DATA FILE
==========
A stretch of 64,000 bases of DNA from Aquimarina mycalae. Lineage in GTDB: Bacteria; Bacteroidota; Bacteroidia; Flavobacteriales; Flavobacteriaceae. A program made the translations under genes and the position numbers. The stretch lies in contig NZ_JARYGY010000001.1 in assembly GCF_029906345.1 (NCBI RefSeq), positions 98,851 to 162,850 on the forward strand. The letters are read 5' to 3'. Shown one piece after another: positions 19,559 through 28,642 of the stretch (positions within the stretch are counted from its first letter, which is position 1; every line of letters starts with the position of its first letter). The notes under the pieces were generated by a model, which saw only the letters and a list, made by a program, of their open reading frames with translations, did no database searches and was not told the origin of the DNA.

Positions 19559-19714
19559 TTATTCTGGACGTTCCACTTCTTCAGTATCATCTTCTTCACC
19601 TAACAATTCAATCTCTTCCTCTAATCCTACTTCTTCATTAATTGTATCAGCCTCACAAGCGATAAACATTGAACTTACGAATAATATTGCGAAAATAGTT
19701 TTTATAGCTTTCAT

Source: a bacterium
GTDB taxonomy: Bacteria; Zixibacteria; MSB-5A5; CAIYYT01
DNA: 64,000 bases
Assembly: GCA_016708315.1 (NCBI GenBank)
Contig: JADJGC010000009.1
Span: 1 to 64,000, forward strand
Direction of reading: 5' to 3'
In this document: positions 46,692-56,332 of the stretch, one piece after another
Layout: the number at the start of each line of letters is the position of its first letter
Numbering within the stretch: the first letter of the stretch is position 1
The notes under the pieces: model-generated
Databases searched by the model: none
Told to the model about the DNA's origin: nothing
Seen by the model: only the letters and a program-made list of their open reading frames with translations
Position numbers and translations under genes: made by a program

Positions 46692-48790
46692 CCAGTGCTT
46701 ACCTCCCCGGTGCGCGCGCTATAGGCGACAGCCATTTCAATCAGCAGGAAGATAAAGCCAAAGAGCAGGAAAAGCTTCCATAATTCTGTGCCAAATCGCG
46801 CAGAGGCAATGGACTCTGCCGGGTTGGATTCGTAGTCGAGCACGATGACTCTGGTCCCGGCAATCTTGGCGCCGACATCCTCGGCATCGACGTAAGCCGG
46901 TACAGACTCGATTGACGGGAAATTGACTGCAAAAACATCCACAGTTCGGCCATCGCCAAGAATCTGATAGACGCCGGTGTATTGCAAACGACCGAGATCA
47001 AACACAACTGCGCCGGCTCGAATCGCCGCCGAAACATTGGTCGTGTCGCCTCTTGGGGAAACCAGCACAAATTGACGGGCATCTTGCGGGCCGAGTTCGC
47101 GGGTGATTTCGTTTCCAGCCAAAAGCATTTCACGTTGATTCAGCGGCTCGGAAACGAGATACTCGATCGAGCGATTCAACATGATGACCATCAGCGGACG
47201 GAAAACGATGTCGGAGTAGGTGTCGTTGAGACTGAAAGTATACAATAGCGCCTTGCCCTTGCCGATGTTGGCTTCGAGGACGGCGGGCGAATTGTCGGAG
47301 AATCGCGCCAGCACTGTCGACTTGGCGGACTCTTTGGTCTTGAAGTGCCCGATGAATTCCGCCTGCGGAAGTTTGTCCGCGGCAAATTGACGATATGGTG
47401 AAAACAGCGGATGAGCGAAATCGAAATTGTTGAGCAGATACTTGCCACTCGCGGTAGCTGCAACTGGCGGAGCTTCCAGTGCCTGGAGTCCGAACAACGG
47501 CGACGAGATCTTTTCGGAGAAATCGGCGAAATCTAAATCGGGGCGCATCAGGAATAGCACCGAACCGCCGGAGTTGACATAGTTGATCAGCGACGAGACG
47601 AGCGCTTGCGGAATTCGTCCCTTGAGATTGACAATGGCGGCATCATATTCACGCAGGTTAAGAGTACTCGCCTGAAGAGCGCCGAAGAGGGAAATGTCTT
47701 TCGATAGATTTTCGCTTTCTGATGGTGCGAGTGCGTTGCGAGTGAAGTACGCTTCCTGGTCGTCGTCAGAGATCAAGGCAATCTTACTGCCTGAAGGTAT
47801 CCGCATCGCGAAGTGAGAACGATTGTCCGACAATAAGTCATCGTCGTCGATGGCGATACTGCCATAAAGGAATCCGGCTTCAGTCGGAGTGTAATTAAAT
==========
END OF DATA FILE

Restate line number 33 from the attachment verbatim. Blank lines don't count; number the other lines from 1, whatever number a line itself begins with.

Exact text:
47701 TCGATAGATTTTCGCTTTCTGATGGTGCGAGTGCGTTGCGAGTGAAGTACGCTTCCTGGTCGTCGTCAGAGATCAAGGCAATCTTACTGCCTGAAGGTAT